The best mentors are those who have wide knowledge and experience, and are not overly specialized in their field.
The best mentors are often those who have wide knowledge and experience, and are not overly specialized in their field—they can train you to think on a higher level, and to make connections between different forms of knowledge.
The paradigm for this is the Aristotle–Alexander the Great relationship. Philip II, Alexander’s father and king of Macedonia, chose Aristotle to mentor his thirteen-year-old son because the philosopher had learned and mastered so many different fields. He could thus impart to Alexander an overall love of learning, and teach him how to think and reason in any kind of situation—the greatest skill of all. This ended up working to perfection.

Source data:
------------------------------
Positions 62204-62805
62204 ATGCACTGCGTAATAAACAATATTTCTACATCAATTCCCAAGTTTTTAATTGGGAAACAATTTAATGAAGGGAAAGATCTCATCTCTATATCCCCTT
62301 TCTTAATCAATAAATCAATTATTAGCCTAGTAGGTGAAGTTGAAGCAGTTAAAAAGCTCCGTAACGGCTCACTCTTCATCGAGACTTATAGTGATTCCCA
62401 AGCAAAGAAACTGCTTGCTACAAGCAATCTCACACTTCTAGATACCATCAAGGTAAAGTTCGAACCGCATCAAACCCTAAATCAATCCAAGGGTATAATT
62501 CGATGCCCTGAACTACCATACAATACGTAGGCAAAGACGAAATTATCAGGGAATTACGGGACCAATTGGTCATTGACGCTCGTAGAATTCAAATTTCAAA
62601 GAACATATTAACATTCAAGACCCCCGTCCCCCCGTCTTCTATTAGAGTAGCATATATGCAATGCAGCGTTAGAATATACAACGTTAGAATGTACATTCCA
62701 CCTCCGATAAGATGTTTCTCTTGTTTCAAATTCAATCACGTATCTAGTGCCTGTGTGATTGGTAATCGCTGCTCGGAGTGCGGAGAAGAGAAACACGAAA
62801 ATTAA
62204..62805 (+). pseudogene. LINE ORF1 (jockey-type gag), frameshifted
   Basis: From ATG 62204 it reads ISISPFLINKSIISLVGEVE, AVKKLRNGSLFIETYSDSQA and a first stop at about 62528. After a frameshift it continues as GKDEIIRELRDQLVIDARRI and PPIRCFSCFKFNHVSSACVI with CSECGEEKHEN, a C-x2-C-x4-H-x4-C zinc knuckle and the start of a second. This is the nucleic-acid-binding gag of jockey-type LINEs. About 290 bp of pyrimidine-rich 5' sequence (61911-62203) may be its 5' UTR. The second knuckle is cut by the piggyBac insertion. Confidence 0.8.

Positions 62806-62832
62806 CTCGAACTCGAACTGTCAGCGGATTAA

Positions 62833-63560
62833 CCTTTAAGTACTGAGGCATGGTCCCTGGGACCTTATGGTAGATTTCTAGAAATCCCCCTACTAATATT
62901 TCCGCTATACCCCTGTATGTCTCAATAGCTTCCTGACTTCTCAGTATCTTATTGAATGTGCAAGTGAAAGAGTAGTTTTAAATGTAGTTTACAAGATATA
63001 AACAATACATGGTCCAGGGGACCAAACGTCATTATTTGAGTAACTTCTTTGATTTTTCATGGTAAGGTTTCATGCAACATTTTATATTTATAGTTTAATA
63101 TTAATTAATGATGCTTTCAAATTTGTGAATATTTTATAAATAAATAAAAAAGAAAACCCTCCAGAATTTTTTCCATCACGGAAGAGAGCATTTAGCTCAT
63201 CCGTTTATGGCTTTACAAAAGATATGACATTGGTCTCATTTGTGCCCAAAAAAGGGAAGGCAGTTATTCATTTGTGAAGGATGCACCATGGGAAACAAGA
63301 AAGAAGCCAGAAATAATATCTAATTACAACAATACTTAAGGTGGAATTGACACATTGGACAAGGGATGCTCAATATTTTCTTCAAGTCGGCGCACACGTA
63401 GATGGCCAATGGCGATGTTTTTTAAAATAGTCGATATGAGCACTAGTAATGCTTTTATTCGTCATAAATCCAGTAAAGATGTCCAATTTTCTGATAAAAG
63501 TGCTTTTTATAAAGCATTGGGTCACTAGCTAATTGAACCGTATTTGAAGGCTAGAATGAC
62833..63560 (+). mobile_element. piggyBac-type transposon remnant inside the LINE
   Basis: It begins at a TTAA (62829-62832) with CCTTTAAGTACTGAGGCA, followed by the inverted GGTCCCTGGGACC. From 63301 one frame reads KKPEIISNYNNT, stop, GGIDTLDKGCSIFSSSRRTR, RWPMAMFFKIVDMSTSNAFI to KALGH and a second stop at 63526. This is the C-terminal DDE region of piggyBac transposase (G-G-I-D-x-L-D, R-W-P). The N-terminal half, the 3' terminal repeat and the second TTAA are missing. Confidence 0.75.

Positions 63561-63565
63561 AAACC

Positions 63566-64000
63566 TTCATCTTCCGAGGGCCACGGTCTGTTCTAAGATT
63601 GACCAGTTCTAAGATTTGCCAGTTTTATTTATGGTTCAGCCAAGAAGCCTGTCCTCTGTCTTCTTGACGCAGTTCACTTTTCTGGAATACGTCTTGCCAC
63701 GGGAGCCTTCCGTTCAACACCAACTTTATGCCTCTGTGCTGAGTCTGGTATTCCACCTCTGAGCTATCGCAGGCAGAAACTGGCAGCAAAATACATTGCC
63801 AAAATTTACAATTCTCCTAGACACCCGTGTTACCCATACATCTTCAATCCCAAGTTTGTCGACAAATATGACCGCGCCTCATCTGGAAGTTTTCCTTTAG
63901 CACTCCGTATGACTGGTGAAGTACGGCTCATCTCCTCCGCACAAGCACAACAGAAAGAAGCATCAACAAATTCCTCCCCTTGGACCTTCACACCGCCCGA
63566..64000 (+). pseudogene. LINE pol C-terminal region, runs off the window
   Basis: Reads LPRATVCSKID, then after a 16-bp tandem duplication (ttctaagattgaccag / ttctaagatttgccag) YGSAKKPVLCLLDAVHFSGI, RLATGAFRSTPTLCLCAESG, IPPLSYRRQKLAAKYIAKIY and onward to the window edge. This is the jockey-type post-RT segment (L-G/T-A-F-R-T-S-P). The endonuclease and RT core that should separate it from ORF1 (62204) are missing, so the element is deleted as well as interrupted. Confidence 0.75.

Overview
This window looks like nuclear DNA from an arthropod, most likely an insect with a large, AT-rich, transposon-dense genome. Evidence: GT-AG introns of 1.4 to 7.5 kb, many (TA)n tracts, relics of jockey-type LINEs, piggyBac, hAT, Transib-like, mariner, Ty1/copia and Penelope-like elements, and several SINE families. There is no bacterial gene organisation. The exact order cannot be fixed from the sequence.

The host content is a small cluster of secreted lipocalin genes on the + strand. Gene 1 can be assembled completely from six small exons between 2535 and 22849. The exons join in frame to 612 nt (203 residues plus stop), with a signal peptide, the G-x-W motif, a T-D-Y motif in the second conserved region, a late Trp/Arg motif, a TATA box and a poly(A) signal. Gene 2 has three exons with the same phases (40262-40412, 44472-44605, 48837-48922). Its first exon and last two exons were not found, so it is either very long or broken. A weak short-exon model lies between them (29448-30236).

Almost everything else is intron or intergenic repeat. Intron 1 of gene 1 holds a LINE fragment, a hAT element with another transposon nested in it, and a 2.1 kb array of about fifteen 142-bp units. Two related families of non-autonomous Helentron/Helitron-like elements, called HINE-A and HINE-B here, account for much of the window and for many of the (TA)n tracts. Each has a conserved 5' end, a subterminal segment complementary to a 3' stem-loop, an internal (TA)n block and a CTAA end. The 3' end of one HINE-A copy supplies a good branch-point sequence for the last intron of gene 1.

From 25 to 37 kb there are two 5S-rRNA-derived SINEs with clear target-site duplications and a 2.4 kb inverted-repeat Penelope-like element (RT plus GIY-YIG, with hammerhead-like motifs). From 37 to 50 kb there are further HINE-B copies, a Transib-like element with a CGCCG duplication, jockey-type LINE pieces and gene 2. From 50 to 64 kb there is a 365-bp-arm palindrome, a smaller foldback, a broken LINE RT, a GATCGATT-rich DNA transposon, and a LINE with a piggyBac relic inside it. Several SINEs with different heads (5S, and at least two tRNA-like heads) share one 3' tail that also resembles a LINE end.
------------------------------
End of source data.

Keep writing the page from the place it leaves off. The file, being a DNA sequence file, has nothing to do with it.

Alexander was able to effectively apply the reasoning skills he had gained from Aristotle to politics and warfare. To the end of his life he maintained an intense curiosity for any field of knowledge, and would always gather about him experts he could learn from. Aristotle had imparted a form of wisdom that played a key role in Alexander’s success.
Mastery by Robert Greene
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“We all are learning, modifying, or destroying ideas all the time. Rapid destruction of your ideas when the time is right is one of the most valuable qualities you can acquire. You must force yourself to consider arguments on the other side.
— Charles T. Munger”
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